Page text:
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Holder, now Obama’s attorney general, proposed using various levers of media and pop culture to attach a social stigma to guns, just as smoking has been stigmatized in recent decades.
“One thing that I think is clear with young people and with adults as well, is that we just have to be repetitive about this,” Holder told the Women’s National Democratic Club while discussing how to curb gun violence in D.C. “It’s not enough to simply have a catchy ad on a Monday and then only do it every Monday. We need to do this every day of the week and just really brainwash people into thinking about guns in a vastly different way.”
To that end, he called for the “creative community” — “those ad agencies that create these snappy ads and make me buy things that I don’t really need” — to focus on convincing young people that “it’s not acceptable, it’s not hip to carry a gun anymore.” He emphasized that newspapers and television need to devote prime space to these ads.
Holder also called for people who have influence over youngsters, entertainers, athletes, to be involved in this program as well”
Originally posted by BaneOfQuo
Ofcourse it's brainwashing.
Campaigning and public service announcements are just euphemistic terms to passify the dull witted.
We have already been so indoctrinated to the process, it's not even a shock anymore. It's a proven technique.
Something to consider is that we elect these leaders to "lead" the citizens and in some cases it calls for trying to persuade the public to the course of action they desire.
You elected to be brainwashed
Originally posted by LadyGreenEyes
reply to post by FriedBabelBroccoli
That's been happening for a while now. Look at popular television, for examples. Anyone remember the old show MacGyver? I watched it because the plots were entertaining, and the guy was cute. However, that widely popular character was very anti-gun. Personally, I found that silly, but I am sure he influenced a lot of people.
How many times, in a lot of shows, do you see people react negatively when guns are mentioned? In a movie with a character that might want a gun for self defense, you almost always have another character acting as though the gun is evil, and talking about how they don't want one in the house. If a gun is found in a vehicle, or home, or wherever, by some character, it's always treated as though the person who owns the gun must be up to no good. Very seldom do we see a law-abiding citizen shooting the bad guy with their gun.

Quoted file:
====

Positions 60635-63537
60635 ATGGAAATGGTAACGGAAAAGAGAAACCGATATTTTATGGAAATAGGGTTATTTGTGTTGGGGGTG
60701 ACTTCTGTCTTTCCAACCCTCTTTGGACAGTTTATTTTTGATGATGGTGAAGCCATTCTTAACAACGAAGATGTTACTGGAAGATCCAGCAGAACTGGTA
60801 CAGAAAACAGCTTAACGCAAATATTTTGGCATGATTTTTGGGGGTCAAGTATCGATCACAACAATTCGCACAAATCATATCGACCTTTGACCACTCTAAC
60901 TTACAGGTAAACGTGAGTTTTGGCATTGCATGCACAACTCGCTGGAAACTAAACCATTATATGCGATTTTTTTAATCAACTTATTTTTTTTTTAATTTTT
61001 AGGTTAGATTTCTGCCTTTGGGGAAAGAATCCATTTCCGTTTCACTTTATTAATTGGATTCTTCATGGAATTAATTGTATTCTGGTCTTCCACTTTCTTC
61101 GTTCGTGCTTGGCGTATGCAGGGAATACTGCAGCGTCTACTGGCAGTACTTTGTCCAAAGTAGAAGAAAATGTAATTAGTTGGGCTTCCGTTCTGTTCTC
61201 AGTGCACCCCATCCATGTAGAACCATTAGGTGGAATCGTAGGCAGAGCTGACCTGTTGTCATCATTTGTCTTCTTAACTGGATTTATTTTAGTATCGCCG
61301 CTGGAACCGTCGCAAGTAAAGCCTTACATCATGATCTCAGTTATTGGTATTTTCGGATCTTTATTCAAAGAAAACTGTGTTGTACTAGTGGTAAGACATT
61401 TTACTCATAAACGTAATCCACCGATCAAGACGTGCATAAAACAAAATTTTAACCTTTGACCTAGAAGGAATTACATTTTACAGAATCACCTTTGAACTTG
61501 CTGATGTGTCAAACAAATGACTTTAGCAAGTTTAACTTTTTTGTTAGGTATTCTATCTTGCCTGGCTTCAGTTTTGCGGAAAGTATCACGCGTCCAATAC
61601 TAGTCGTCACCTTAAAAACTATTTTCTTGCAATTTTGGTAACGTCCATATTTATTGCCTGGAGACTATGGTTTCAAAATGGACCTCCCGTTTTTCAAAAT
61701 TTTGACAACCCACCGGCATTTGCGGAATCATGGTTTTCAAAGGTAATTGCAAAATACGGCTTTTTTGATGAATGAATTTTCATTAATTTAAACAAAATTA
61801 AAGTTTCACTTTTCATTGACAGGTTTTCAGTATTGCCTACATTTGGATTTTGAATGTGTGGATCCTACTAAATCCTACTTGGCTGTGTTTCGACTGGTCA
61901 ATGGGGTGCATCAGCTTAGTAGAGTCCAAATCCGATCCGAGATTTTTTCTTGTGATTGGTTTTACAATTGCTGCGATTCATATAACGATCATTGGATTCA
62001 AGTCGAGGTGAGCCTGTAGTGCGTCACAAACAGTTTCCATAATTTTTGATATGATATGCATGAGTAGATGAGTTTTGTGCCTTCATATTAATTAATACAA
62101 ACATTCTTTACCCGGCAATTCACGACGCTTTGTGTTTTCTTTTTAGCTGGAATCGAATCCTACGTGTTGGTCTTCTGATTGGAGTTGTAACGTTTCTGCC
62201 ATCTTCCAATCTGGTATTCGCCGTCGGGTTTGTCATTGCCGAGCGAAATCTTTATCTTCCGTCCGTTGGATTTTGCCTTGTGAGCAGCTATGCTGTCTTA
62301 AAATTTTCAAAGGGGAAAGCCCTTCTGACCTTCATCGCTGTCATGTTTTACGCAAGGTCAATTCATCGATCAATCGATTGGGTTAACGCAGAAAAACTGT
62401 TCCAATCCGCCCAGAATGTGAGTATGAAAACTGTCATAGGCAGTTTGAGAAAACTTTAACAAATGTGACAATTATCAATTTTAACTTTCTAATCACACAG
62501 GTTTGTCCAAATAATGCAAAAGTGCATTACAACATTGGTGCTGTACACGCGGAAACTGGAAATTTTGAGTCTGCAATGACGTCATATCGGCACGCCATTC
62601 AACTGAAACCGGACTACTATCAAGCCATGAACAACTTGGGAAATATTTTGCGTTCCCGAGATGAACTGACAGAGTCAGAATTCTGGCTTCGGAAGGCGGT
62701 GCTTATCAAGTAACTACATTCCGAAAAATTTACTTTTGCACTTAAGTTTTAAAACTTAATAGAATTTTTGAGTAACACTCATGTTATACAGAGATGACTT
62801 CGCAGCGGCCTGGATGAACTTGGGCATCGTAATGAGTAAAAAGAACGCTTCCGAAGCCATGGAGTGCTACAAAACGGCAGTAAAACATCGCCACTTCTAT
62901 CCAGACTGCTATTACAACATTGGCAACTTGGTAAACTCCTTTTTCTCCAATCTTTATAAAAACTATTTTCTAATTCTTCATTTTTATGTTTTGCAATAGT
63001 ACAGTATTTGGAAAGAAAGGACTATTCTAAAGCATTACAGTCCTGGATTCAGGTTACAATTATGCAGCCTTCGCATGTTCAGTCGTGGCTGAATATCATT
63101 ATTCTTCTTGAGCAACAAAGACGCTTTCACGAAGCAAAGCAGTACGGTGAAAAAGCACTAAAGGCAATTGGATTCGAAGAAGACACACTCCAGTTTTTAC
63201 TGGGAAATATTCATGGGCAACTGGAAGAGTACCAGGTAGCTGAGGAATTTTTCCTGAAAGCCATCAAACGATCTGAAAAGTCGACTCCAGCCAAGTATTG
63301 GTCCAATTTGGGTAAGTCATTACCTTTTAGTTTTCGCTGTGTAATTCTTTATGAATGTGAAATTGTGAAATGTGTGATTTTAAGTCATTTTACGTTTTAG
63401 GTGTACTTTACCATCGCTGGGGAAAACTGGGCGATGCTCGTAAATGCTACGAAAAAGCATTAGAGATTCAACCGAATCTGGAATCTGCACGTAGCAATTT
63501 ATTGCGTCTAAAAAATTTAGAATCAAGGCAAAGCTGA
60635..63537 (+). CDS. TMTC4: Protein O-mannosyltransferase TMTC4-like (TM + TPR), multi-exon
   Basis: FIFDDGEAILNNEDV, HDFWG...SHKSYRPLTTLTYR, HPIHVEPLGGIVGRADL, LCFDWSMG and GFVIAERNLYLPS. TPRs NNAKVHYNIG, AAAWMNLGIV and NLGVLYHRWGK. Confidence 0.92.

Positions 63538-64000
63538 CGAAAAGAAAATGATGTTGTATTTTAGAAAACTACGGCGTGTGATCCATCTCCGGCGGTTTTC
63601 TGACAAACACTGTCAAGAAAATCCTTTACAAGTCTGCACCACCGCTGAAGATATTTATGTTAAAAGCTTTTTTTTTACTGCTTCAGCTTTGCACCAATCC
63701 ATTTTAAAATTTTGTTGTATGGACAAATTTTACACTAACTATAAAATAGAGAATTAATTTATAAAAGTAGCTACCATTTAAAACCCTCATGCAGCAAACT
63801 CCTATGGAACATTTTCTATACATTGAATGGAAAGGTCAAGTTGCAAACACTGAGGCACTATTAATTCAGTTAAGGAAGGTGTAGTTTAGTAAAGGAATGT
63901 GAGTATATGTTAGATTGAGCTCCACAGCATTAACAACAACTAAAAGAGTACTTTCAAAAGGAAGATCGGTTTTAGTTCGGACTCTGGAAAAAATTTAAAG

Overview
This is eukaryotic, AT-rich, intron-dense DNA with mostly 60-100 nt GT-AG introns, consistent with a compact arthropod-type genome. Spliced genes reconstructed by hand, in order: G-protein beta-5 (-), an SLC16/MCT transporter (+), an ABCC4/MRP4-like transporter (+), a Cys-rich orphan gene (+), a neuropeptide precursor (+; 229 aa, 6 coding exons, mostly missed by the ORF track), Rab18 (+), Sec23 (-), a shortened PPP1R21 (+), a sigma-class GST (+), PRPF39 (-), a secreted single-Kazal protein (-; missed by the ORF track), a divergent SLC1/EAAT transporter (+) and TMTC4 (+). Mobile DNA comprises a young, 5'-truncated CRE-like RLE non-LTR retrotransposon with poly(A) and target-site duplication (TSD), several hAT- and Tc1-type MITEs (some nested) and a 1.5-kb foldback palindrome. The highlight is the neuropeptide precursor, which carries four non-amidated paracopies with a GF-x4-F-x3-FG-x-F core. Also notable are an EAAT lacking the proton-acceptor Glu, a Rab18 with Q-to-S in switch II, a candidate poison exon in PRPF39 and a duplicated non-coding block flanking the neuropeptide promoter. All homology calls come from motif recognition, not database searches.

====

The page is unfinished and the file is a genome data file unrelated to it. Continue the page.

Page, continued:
NBC Cancels ALL Gun Related Programming
The Truth About Guns ^ | 12/17/12 | Nick Leghorn
Posted on Monday, December 17, 2012 9:12:55 PM by Mozilla
3-Gun Nation is a show that follows the top competitors in the United States as they make their way towards the 3-Gun national championship in Las Vegas, NV. It wasn’t a particularly interesting or exciting show, but it was a firearms related sports show that was picked up by NBC...
Apparently, following the shooting in Connecticut, NBC sports has decided to put an “indefinite moratorium” on shooting related shows.
Originally posted by FriedBabelBroccoli
Now we have NBC cancelling all gun related programming
Originally posted by Logarock
reply to post by LadyGreenEyes
Yes and the news coverage have been careful for some time now to show guns in relation to piles of cash and drugs taken in drug busts. They also like to mention guns....the number of guns taken for a home even if the guns had nothing to do with anything. They will never point out that the guns may be legal but rather post them in a bad light.
"If we are to fight crime effectively in the 1990s, we must focus more on kids and guns," said Reno. "Unless we act now, a generation of young Americans will grow up in a world where gunfire is as normal as blue jeans and school books."
According to one researcher, gun ownership by adults and the introduction of their children into recreational gun culture appears to reduce problems associated with teenage violence (Blackman, 1994). Research by Huizinga (1994) and Lizotte et al. (1994) also shows that for legal gun owners, socialization appears to take place in the family.
Goldstein (in Blumstein, 1994) indicates three ways drugs and crime are connected: (1) pharmacological/psychological consequences, in which drugs are linked directly to violent activity, (2) economic/compulsive crimes, or crimes committed by drug users to support their habit, and (3) systemic crimes, or crimes committed regularly as part of doing business in the drug industry.